The Road Paved with Good Intentions: Are We Destroying Children’s Resilience?

Are adults quite unintentionally destroying children’s natural resilience and ability to learn how to negotiate the world before they enter into adulthood?Learn how to prepare children to be well adjusted and high functioning individuals in the real world.

Why Critical Care Doctors Should Not Challenge Religious Beliefs – SMACCUS Chicago

The ultimate goal in working with any patient and their family is connection.  This guarantees respect, integrity and ensures all communication is understood and goals are worked on together to optimise health outcomes. Connection is also a protective factor for patients and staff as it builds resilience and wellbeing.  Health professionals are often uncomfortable or annoyed if people of faith want to integrate their beliefs and hopes into medical conversations and outcomes.  Health professionals may perceive faith or religion as a threat or oppositional to science and the reality of the situation.  Ideally faith may be an additional resource for health professionals to use with paients and their families in times of crisis, uncertainty and end of life care.  There is a strong connection between faith and hope.  Prayer and crisis-orientated faith are common place in critical care medicine even for people who have been ambivalent or non-believers of faith in the past.  Challenging a person’s faith or belief in times of crisis may result in a severing of the therapeutic alliance or relationship with chi will have the opposite effect to what the health professional may desire.  People who ‘refuse’ to believe a diagnosis or prognosis in the hope of a miracle or divine intervention are vulnerable.  To enter into a dispute with religion is disrespectful, futile and unhelpful.  To learn more about someon’s beliefs and join in a genuine hope for a ‘miracle’ shows compassion, understanding and respect.  Nobody wants to suffer. Most of us are frightened by loss and illness.  Inviting and sitting comfortable with faith and prayer while also gently holding fears and preparing for the worst is a more powerful and honest way to work.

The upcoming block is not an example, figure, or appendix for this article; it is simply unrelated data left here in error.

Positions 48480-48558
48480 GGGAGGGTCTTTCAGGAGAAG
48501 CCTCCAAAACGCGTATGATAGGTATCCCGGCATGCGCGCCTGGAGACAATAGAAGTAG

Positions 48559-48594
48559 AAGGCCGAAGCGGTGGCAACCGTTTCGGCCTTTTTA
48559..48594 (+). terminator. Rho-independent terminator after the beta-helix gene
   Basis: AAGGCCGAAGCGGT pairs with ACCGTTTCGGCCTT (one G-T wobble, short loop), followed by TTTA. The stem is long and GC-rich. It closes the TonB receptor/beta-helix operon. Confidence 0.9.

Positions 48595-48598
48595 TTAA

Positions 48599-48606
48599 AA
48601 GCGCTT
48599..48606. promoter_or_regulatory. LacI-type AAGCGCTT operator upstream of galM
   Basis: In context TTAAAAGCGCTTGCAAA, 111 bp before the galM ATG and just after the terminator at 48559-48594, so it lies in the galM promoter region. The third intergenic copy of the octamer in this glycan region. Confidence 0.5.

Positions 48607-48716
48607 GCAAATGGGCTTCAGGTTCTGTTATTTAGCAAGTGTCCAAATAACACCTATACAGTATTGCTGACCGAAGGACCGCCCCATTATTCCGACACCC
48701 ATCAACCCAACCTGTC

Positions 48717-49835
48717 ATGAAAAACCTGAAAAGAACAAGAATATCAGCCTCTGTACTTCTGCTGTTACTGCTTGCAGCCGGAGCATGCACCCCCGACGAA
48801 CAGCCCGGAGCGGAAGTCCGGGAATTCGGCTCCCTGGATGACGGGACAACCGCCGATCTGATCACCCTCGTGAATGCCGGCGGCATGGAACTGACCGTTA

Where is the Love in Critical Care?

Does love have any place in critical care? If we love and care are we more vulnerable to burnout and compassion fatigue?  Will we be identified as weak leaders, too ‘soft’ for the area of critical care?  Are we supposed to love an environment full of carnage and suffering?  Are we meant to ‘love’ our colleagues and see our team as an extended family? Should we ‘love’ our patients or is that a ‘boundary crosser’?  Critical Care consistently looks internally to resolve the past and emerging problems when there is research across disciplines that will assist critical care environments to adapt to he changing landscape of ethics, new technologies, issues with team as and a need for leaders to be more than skilled clinicians.  Love and humanism hold the key.  Love, connection and compassion have much to teach us, it is time we learned to listen.S

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